BBFC offers new regulations for music videos

February 2014

Broadcasting, cinema


The British Board of Film Classification is to pilot voluntary ratings for online music videos, as the exemption threshold for music DVDs is narrowed

The threshold at which physically released music videos – primarily DVDs and Blu-rays – must receive an age classification from the BBFC is to be lowered. The organisation is also planning to launch a voluntary pilot for online music videos, in partnership with record label trade body the BPI, a spokesperson confirmed to the CMU Daily.

This follows a review of the Video Recordings Act by the UK government, which was completed last year. Until now, only physically released music videos containing “extreme” content have required an age rating. Under the pending changes to the Act, expected to be implemented in the spring, anything that fits the criteria for a twelve certificate or above will have to be classified by BBFC examiners. Previously these would have been stamped ‘exempt’, or simply not put forward for review at all.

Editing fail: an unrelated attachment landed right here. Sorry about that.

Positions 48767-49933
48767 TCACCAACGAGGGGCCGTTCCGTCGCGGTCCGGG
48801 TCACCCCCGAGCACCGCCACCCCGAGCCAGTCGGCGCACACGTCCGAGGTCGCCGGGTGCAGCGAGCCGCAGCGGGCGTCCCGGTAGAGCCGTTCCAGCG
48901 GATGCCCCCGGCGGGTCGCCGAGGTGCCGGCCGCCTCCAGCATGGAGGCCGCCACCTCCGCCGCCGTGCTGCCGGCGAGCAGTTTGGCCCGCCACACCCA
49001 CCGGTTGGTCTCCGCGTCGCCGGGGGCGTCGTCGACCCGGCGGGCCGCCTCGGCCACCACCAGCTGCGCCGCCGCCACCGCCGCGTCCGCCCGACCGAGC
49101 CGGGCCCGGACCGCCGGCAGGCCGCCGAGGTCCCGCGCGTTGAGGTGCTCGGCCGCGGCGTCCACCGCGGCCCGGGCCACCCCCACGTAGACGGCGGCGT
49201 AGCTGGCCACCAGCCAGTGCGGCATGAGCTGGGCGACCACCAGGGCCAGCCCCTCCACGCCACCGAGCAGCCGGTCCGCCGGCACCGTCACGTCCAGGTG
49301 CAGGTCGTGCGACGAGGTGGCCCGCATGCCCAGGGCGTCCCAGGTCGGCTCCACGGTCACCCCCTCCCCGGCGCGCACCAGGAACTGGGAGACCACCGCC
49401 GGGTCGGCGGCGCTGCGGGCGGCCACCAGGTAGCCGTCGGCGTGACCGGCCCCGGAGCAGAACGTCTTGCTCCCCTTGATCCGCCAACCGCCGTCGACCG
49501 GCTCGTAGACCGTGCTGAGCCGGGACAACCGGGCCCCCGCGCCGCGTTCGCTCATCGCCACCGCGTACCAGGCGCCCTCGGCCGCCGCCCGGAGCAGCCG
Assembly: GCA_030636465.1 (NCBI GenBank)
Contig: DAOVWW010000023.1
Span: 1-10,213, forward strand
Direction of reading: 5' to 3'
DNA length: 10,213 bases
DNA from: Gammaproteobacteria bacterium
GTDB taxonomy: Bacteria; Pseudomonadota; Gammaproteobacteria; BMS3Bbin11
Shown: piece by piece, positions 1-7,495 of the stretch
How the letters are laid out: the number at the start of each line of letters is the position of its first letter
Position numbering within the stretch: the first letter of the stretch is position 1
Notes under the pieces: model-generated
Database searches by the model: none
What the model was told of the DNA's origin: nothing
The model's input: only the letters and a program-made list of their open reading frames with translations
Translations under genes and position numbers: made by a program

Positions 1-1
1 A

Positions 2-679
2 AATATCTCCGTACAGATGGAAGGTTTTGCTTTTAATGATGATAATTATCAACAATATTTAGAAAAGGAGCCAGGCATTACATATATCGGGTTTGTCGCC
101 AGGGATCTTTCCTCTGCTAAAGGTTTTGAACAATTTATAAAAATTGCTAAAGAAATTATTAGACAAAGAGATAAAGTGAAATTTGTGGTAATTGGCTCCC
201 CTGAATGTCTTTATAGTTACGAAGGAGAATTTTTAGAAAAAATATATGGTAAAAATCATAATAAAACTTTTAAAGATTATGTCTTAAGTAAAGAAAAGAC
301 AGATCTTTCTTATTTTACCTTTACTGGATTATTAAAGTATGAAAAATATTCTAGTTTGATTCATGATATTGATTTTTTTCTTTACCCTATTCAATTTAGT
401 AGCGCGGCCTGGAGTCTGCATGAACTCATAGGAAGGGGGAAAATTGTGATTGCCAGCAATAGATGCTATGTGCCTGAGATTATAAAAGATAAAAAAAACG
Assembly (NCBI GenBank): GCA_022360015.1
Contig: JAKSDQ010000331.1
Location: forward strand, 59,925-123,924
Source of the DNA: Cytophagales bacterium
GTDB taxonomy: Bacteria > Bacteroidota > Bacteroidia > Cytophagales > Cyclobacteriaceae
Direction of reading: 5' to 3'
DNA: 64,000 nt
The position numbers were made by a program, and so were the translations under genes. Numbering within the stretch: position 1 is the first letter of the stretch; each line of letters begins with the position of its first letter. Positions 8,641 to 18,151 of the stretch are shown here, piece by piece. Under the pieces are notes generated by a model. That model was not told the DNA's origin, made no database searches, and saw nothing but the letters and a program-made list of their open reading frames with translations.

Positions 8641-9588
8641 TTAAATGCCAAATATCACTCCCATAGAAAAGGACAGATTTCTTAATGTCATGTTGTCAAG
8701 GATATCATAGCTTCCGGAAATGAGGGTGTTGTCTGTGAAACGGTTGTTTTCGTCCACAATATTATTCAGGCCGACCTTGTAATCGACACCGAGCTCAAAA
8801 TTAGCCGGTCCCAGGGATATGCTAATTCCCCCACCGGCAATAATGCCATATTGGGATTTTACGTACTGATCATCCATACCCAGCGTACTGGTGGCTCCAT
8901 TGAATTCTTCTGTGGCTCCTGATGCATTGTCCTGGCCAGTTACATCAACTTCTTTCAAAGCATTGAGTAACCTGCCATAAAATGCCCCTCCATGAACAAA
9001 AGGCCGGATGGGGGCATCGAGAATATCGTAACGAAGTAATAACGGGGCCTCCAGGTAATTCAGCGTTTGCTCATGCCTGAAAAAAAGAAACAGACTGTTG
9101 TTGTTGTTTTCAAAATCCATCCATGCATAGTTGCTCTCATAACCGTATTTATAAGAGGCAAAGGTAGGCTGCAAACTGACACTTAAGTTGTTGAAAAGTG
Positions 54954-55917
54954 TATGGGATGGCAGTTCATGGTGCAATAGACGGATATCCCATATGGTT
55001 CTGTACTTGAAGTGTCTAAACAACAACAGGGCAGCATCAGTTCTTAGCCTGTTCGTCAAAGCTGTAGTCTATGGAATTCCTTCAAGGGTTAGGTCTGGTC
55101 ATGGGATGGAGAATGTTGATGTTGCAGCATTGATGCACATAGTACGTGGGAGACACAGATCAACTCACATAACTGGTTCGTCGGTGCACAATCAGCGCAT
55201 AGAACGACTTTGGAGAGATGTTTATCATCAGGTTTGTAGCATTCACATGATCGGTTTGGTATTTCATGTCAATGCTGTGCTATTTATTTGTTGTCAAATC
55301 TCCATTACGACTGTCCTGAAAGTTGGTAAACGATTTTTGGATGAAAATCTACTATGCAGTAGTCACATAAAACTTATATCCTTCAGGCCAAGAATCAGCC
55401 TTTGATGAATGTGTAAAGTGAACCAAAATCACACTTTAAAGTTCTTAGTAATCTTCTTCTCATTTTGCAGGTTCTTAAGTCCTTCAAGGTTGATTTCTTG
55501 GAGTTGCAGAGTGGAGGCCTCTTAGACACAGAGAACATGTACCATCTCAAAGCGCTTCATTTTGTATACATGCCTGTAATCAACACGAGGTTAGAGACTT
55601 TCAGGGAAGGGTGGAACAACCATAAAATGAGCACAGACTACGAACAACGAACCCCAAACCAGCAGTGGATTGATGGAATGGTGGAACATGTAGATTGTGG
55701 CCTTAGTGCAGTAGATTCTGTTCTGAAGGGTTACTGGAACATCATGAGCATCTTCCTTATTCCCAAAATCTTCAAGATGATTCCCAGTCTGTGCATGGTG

Government has also asked the BBFC and the BPI to launch a pilot scheme to rate online music videos. At the moment online content does not come under the BBFC’s remit, and so anything sent to it for classification is done so voluntarily (which some labels do in some cases).

Currently at the planning stages, the pilot scheme is expected to launch later this year, with a view to gauging the level of support from the industry for a permanent voluntary rating system for online music videos. Although voluntary and purely for guidance rather than a legal requirement, , initially at least, Google has already said that it will use the ratings on its services if it takes off, and possibly implement parental controls based on them.

Speaking to The Guardian, BBFC Assistant Director David Austin said: “The classification of a music video will take account of any elements which are of concern to parents, including glamorisation of behaviour which they consider inappropriate”. A spokesperson for the BBFC noted that in the film industry, iTunes and Netflix both use the organisation’s ratings in this way, while Netflix also submits its own original content for classification voluntarily.

A very amusing take by Victoria Coren Mitchell: Film ratings: a little advice for the BBFC

The censors have been rethinking their movie certificates. Well, I have some ideas of my own ….

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